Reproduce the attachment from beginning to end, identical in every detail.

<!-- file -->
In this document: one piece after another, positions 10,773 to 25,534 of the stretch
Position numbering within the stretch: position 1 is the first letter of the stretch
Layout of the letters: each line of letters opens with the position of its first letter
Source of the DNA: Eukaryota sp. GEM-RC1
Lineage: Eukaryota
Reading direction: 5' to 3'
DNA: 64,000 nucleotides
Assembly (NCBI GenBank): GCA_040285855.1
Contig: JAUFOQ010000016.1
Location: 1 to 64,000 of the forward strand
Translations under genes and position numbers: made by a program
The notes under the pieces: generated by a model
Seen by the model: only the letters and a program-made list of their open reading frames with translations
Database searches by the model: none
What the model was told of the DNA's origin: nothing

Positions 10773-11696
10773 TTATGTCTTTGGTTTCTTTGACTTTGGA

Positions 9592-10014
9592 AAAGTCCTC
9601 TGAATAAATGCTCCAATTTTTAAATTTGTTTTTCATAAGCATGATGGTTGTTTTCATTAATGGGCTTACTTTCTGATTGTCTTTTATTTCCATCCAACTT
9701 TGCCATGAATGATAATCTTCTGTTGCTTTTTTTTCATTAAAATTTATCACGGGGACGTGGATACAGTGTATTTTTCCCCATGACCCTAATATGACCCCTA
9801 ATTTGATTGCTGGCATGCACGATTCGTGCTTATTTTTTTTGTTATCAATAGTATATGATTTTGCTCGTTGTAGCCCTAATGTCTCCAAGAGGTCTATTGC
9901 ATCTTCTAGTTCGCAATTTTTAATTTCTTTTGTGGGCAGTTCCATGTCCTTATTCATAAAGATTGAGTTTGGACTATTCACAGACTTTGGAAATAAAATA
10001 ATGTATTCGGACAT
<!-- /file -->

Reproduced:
In this document: one piece after another, positions 10,773 to 25,534 of the stretch
Position numbering within the stretch: position 1 is the first letter of the stretch
Layout of the letters: each line of letters opens with the position of its first letter
Source of the DNA: Eukaryota sp. GEM-RC1
Lineage: Eukaryota
Reading direction: 5' to 3'
DNA: 64,000 nucleotides
Assembly (NCBI GenBank): GCA_040285855.1
Contig: JAUFOQ010000016.1
Location: 1 to 64,000 of the forward strand
Translations under genes and position numbers: made by a program
The notes under the pieces: generated by a model
Seen by the model: only the letters and a program-made list of their open reading frames with translations
Database searches by the model: none
What the model was told of the DNA's origin: nothing

Positions 10773-11696
10773 TTATGTCTTTGGTTTCTTTGACTTTGGA

Positions 9592-10014
9592 AAAGTCCTC
9601 TGAATAAATGCTCCAATTTTTAAATTTGTTTTTCATAAGCATGATGGTTGTTTTCATTAATGGGCTTACTTTCTGATTGTCTTTTATTTCCATCCAACTT
9701 TGCCATGAATGATAATCTTCTGTTGCTTTTTTTTCATTAAAATTTATCACGGGGACGTGGATACAGTGTATTTTTCCCCATGACCCTAATATGACCCCTA
9801 ATTTGATTGCTGGCATGCACGATTCGTGCTTATTTTTTTTGTTATCAATAGTATATGATTTTGCTCGTTGTAGCCCTAATGTCTCCAAGAGGTCTATTGC
9901 ATCTTCTAGTTCGCAATTTTTAATTTCTTTTGTGGGCAGTTCCATGTCCTTATTCATAAAGATTGAGTTTGGACTATTCACAGACTTTGGAAATAAAATA
10001 ATGTATTCGGACAT